Mother Earth News Fair offered no shortage of activities, workshops and vendors to educate and entertain attendees over the weekend of April 11 and 12 during the magazine’s second annual event at the Western North Carolina Agricultural Center.
Author Philip Ackerman-Leist is among the presenters recruited from around the country to conduct workshops at the Mother Earth News Fair coming to Western North Carolina Agricultural Center on April 11 and 12, 2015. Ackerman-Leist is the Program Director for Green Mountain College’s Master of Science in Sustainable Food Systems.
Asheville-based author Nan K. Chase is one of many area gardeners, homesteaders, and sustainability experts who will be presenting at the Mother Earth News Fair coming to Western North Carolina Agricultural Center on April 11 and 12, 2015.
Mother Earth News Fair returns to the Western North Carolina Agriculture Center on Saturday, April 11, and Sunday, April 12, marking the fair’s second consecutive appearance in Asheville. The fair is an opportunity for fans of the bi-monthly environmental magazine to get hands-on experience with the topics covered in the publication from sustainable agriculture to green home building.
From the Get It! Guide: Community tailgate markets are a labor of love that offer communities a place to gather while also providing access to fresh, local foods. If you’re thinking about organizing a market in your neighborhood, here’s some steps to consider.
From the Get It! Guide: The process of becoming an urban farmer offers a quick learning curve full of chances for success or for failure. Start your journey by learning how to navigate the restrictions, requirements and resources of an urban farmer.
Over the weekend, a dedicated crowd of aspiring beekeepers (or “beeks” as they are affectionately called) gathered at the Folk Art Center for the 2015 Basic Beekeepers School, or “bee school.”
The “largest locally-run sustainability conference in the Southeast” returned to Asheville this past weekend, offering attendees the opportunity to learn about a variety of gardening, homesteading and commercial farming topics from a wide-range of experts.
Over 200 farmers and future farmers converged at UNC Asheville’s Sherrill Center for Appalachian Sustainable Agriculture Project’s Business of Farming Conference. The conference, now in its 12th year, is an opportunity for farmers to discuss the business side of farming and make connections that help them market their crops more effectively.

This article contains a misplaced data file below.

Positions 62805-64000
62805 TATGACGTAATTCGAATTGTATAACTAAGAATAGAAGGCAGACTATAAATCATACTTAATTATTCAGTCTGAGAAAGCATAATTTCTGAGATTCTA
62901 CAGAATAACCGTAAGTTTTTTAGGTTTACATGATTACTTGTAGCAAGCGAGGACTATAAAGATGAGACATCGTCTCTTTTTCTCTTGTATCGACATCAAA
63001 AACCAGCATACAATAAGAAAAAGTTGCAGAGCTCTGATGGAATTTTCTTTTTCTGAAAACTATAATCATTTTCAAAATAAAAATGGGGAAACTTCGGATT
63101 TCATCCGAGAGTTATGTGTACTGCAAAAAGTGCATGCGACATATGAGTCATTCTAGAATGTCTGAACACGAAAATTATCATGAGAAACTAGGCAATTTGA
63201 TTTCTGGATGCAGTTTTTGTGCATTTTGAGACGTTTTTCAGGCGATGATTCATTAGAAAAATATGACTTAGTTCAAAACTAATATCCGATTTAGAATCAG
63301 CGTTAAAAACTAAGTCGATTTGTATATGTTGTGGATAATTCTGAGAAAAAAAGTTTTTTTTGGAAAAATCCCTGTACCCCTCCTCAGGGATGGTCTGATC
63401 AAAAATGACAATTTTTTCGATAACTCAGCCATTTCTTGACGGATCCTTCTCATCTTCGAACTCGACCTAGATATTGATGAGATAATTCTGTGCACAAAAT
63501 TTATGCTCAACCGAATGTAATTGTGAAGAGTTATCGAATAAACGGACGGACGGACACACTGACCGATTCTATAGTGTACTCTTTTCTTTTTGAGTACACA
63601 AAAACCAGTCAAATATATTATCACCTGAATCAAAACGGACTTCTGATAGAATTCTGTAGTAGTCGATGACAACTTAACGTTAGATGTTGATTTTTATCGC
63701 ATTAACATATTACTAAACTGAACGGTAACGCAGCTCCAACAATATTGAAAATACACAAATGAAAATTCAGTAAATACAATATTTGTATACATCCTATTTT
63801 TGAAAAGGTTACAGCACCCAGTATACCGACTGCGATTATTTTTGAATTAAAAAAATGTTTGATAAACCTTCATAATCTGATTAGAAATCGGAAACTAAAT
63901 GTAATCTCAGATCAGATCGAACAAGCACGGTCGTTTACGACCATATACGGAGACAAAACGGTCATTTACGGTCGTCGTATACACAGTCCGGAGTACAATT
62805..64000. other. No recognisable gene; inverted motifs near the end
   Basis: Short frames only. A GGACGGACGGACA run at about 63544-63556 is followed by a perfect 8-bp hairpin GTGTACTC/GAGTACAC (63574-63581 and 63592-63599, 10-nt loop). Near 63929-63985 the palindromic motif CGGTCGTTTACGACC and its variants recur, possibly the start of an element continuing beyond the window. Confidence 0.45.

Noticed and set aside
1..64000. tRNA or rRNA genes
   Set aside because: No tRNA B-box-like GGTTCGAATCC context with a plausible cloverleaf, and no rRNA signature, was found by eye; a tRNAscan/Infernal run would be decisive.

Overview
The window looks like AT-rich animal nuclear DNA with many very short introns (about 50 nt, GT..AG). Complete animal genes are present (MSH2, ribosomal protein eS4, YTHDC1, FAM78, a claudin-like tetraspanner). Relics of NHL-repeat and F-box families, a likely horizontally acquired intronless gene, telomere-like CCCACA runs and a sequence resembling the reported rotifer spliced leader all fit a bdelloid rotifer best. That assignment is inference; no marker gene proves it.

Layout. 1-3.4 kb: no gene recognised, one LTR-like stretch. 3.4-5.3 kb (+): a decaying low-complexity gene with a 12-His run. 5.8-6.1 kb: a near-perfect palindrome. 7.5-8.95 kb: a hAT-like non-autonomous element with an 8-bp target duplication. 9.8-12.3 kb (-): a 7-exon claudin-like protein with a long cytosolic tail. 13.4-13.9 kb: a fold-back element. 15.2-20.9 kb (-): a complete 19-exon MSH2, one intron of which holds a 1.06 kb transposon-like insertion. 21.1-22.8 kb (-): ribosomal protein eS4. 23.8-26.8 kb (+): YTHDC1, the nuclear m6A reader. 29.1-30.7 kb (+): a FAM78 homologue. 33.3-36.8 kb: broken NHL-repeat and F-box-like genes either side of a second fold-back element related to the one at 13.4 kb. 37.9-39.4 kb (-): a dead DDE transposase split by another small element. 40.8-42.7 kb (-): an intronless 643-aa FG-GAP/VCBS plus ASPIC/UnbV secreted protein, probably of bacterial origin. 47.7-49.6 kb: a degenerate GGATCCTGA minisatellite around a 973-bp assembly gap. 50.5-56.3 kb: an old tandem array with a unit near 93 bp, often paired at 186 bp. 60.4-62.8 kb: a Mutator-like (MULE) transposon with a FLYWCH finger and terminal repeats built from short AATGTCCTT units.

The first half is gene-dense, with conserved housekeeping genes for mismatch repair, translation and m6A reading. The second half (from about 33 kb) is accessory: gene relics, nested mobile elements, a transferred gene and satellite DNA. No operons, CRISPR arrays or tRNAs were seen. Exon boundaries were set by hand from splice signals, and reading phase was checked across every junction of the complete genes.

Gardeners from across the state assembled for the third annual N.C. Community Garden Partners annual conference on Oct. 25, in the Sherrill Center at UNC Asheville. This year’s conference focused on “Growing Garden Connections” with panels centered on creating opportunities for collaboration and partnerships between gardens as well as community organizations.
N.C. Community Garden Partners will hold their statewide conference in Asheville on Saturday, Oct. 25. Speaker Darcel Eddins of Bountiful Cities tells us more about the conference and her presentation.
N.C. Community Garden Partners will hold their statewide conference in Asheville on Saturday, Oct. 25. Learn more about the conference and its speakers in our previews this week — starting with Randal Pfleger of Grass to Greens.
The first annual Organic Growers School Harvest Conference took place Friday, Sept. 5 and Saturday, Sept. 6, at Warren Wilson College and A-B Tech. The workshops guided participants from the active growing season, when produce and food are abundant, toward the more barren winter months when fresh garden products dwindle.
Organic Growers School will hold its first annual Harvest Conference at A-B Tech on Saturday, Sept. 6. The event strives to give urban farmers, homesteaders and backyard growers successful tips for fall and winter growing through workshops.
The premise of a seed library is relatively simple — patrons of the library “check out” their selections to grow the season’s crops and then return usable seeds from their harvest at the end of the season. The goal is to provide a free source of locally adapted crops and contribute to the biodiversity of local agriculture. Ideally, as the seed library continues to operate, the number of seeds and varieties available will continue to increase.
A new state law has caused a stir in the local food community — with many alarmed at the potential for a negative impacts on farmers markets. But despite months of discussion and a market season now in full swing, the implications of the new legislation still remain unclear.
The WNC Chapter of the N.C. Herb Association marked its 25th anniversary with the annual spring Asheville Herb Festival this weekend. Visitors flocked to the festival with visions of this year’s gardening adventures looking to stock up garden staples as well as to track down a number of unique varieties. The festival operated under the tagline “If It’s Herbs, It’s Here.”
Last weekend offered multiple chances to see the “Lunatic Farmer” himself, Joel Salatin of Polyface Farms. Salatin has risen to notoriety through his appearances in Michael Pollan’s book, The Omnivore’s Dilemma and through his film appearances in Food, Inc. and Farmaggedon.
Reporting and photo by Josh O’Connor. The Mother Earth News Fair kicked off with a bang this morning, April 12, at the WNC Agricultural Center. Attendance at the fair appeared to be overwhelming, causing traffic back-ups in both directions on Interstate 26 as people rushed to get into the gates. A wide range of individuals both […]
As someone who grew up in Asheville and is now choosing to start a career and family here, it is refreshing to see a City Council member/candidate like Bryan Freeborn. Not only has he worked to protect the natural setting that makes Asheville so unique and wonderful, but he has worked to create a stronger […]